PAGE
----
A Great Debt. Who Can Pay?
Harry Ironside used to tell about a young Russian soldier. Because his father was a friend of Czar Nicholas I, the young man had been made paymaster in one of the barracks.
The young man meant well, but his character was not up to his responsibility. He took to gambling and eventually gambled away a great deal of the government’s money as well as all of his own.
In due course the young man received notice that a representative of the czar was coming to check accounts, and he knew he was in trouble.
That evening he got out the books and totaled up the funds he owed. Then he went to the safe and got out his own pitifully small amount of money. As he sat and looked at the two he was overwhelmed at the astronomical debt versus his own small change. He was ruined! He knew he would be disgraced.
At last the young soldier determined to take his life. He pulled out his revolver, placed it on the table before him, and wrote a summation of his misdeeds. At the bottom of the ledger where he had totaled up his illegal borrowings, he wrote: “A great debt! Who can pay?” He decided that at the stroke of midnight he would die.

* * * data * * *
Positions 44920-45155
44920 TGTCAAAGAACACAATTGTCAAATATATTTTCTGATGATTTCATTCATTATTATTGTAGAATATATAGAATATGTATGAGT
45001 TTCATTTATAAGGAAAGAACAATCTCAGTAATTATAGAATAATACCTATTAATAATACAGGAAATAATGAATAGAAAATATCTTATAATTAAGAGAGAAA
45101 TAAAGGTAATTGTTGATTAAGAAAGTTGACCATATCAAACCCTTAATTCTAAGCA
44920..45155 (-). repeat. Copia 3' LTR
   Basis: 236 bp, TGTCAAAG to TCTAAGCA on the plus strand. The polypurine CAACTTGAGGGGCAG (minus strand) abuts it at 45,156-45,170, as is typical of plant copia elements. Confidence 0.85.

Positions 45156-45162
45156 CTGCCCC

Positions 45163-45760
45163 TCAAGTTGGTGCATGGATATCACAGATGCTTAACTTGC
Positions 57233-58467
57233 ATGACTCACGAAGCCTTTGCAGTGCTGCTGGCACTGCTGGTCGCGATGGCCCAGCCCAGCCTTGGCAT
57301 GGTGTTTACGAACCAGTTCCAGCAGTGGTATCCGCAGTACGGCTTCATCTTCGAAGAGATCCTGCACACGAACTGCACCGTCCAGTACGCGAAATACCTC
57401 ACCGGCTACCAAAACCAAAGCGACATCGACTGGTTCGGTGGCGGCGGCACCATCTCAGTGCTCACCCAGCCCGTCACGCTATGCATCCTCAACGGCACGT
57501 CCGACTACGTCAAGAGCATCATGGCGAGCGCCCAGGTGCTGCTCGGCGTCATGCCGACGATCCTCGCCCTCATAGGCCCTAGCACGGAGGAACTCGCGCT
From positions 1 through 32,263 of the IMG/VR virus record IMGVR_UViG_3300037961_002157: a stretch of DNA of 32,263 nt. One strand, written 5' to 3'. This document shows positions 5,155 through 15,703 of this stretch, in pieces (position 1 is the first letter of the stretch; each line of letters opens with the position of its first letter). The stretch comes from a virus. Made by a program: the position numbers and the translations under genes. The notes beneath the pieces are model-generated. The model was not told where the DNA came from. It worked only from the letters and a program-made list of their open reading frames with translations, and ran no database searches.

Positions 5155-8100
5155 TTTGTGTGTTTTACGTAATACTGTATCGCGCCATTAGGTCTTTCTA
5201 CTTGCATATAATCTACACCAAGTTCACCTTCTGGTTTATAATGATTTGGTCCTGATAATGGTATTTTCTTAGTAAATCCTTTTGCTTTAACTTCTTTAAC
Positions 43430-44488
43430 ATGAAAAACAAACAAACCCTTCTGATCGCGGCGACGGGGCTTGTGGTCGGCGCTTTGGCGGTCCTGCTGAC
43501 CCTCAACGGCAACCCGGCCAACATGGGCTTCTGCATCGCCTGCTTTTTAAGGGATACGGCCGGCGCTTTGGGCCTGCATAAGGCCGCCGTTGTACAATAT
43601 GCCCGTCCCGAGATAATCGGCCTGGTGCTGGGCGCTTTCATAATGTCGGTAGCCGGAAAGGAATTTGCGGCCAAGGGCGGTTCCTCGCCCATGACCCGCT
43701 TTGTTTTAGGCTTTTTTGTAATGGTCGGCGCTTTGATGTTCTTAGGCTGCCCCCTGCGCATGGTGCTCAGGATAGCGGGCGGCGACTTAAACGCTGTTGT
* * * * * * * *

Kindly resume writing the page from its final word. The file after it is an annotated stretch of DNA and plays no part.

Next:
As the evening wore on the young soldier grew drowsy and eventually fell asleep. That night Czar Nicholas I, as was sometimes his custom, made the rounds of the barracks. Seeing a light, he stopped, looked in, and saw the young man asleep. He recognized him immediately and, looking over his shoulder, saw the ledger and realized all that had taken place.
He was about to awaken him and put him under arrest when his eye fastened on the young man’s message: “A great debt! Who can pay?”
Suddenly, with a surge of magnanimity, he reached over, wrote one word at the bottom of the ledger, and slipped out.
When the young man awoke, he glanced at the clock and saw that it was long after midnight. He reached for his revolver to shoot himself. But his eye fell upon the ledger and he saw something that he had not seen before. There beneath his writing: “A great debt! Who can pay?” was written, “Nicholas.”
He was dumbfounded. It was the Czar’s signature. He said to himself, “The czar must have come by when I was asleep. He has seen the book. He knows all. Still he is willing to forgive me.”
The young soldier then rested on the word of the czar, and the next morning a messenger came from the palace with exactly the amount needed to meet the deficit. Only the czar could pay, and the czar did pay.
We compare [God’s righteousness] with our own tawdry performance, and we ask the question: “A great debt to God! Who can pay?” But then the Lord Jesus Christ steps forward and signs His name to our ledger: “Jesus Christ.” Only Jesus can pay, and He did.